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First Match

http://www.hreonline.com/HRE/images/BillKutik106x106.jpgWho is the Fifth Largest HCM Vendor?

ADP has long (and justifiably) complained about being the fourth after our Big Three HCM vendors. Are you surprised to learn that Kronos follows them as the fifth? After making its bones building and renting time clocks, that's a difficult transition to make, especially changing public perception. But in more than annual revenue, Kronos has finally done it, and here's how.

Tuesday, December 6, 2016
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I've always thought it appropriate that Kronos has, for the last 16 of its 39 years, been located near the Merrimack River in northeastern Massachusetts, whose falls powered the birthplace of America's industrial revolution.

Now the company is moving to the revolution’s actual birthplace, and that of others, in Lowell, Mass.: specifically, the former Wang Building (birthplace of the corporate word processor) and later the home of Monster, the first successful job board.

I like the connection to mid-19th-century capitalism because Kronos started by renting a better way to catch employees leaving work 15 minutes early and arriving 15 minutes late -- or at least not paying them for the time not worked.

In the late '70s, Kronos (under founder Mark S. Ain, brother of current CEO Aron Ain) invented the first microprocessor-based time clock, which automatically recorded, totaled and reported employee hours.

The ugly fact is that, in some industries (retail and hospitality spring to mind), your hourly employees may not be your company's most important asset, no matter what your annual report has been saying. Certainly, not when they turn over at rates of 100 percent to 150 percent a year -- so quickly that managers can hardly learn their names.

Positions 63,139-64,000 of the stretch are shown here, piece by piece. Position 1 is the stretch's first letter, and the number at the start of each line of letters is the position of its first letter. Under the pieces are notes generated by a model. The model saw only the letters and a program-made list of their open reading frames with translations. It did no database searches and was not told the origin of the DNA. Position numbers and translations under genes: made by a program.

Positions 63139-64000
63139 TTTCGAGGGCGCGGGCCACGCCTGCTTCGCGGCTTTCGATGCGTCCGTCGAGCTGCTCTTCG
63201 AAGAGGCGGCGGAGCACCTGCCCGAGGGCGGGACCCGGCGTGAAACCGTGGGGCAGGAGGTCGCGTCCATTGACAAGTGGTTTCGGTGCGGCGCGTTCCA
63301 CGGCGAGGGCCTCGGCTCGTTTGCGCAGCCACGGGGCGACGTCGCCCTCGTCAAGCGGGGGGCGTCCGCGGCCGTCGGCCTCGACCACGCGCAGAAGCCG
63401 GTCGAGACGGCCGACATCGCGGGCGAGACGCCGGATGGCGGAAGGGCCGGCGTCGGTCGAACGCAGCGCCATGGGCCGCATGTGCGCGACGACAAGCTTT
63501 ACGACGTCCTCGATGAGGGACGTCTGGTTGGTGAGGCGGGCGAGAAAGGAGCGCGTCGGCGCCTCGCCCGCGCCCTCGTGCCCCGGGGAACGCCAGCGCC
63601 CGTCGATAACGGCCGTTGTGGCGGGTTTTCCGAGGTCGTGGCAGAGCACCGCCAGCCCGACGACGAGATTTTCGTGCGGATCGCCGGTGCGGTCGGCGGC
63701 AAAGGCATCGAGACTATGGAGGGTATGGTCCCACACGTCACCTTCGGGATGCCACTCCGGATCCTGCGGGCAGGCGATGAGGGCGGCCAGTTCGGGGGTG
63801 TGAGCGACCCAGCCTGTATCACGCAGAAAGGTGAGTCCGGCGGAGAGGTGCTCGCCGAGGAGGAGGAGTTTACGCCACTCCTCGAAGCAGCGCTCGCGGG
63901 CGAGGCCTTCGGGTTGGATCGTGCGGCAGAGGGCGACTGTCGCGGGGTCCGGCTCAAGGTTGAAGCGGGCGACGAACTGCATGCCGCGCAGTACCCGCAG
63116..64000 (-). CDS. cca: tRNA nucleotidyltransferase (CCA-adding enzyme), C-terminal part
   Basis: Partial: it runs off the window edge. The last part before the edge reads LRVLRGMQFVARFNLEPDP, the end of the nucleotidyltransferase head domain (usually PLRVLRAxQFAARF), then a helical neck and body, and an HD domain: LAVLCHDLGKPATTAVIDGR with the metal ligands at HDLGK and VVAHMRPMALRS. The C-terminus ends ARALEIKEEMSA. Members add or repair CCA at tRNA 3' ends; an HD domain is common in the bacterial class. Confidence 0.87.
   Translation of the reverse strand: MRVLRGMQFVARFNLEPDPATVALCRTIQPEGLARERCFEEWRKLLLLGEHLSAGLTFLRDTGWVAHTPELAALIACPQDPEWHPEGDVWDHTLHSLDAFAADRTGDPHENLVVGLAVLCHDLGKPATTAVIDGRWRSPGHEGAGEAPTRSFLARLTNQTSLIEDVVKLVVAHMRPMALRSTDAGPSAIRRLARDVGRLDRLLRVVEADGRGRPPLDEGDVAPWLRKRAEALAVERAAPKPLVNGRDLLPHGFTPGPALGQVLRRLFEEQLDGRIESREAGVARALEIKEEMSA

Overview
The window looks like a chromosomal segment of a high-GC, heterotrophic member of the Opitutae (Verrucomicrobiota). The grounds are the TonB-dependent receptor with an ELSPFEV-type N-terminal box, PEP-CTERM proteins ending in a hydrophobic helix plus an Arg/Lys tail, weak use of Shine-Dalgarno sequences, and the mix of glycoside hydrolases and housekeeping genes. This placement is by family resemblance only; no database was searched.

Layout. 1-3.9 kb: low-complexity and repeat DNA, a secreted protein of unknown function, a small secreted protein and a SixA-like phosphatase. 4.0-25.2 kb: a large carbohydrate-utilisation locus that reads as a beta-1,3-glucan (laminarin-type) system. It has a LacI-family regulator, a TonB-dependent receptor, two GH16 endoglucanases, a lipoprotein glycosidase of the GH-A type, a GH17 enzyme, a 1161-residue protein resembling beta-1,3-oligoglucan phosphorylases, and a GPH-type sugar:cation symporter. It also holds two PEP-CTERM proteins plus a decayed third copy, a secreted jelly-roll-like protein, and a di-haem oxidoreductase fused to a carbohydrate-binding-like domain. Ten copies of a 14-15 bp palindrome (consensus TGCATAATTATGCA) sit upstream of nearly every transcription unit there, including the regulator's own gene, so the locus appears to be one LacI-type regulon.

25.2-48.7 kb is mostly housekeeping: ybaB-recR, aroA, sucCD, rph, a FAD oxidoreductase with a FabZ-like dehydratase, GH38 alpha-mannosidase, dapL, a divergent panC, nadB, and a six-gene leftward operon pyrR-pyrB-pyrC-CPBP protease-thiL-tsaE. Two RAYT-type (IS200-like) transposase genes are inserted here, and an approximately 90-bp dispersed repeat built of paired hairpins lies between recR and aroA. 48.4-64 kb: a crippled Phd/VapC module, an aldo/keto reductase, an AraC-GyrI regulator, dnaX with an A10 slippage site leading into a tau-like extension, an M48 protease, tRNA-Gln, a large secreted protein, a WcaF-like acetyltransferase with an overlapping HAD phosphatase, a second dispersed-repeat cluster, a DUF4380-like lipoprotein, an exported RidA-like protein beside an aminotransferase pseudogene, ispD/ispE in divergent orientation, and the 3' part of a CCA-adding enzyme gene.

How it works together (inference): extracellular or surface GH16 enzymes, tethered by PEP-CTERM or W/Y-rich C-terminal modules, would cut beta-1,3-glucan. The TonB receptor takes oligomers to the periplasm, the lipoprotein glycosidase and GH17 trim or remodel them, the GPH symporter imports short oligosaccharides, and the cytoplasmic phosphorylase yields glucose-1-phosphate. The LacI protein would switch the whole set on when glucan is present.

Those kinds of employees have long been considered exactly what they were in the mid-19th century: cost centers to be carefully controlled and their expense minimized. Certainly, not human assets to be invested in.

As that corporate attitude evolved, Kronos changed with it. Starting with a PC-based time and attendance product, it eventually built out what became the industry's first workforce-management software. At first, still largely focused on controlling labor costs, the suite included:

·         Time and attendance (collects and tracks time worked, applies complex work and pay rules and calculates zero to gross pay);

 

·         Absence compliance (manages absence requests from paid time off to paternity leave, including regulatory compliance such as Americans with Disabilities Act and Family and Medical Leave Act);

 

·         Scheduling (creates work schedules based on employees preferred shifts, their availability, skills, union rules and avoiding overtime); and

 

·         Analytics (decision support).

Some years ago, Kronos decided to expand to an HCM suite with payroll and began purchasing working products to fill some of the holes, just as ADP had done many years earlier.

Five years ago, it was a company called SaaSHR. Integrating it with the WFM products, Kronos created Workforce Ready, a more-or-less complete HCM solution for the mid-market. Earlier this year, Kronos announced new modules for recruiting and performance management. Position management is being added by next September.

Kronos reports it as the industry's fastest selling end-to-end solution for HR, getting to $100 million in sales in five years with about 17,000 customers in the cloud.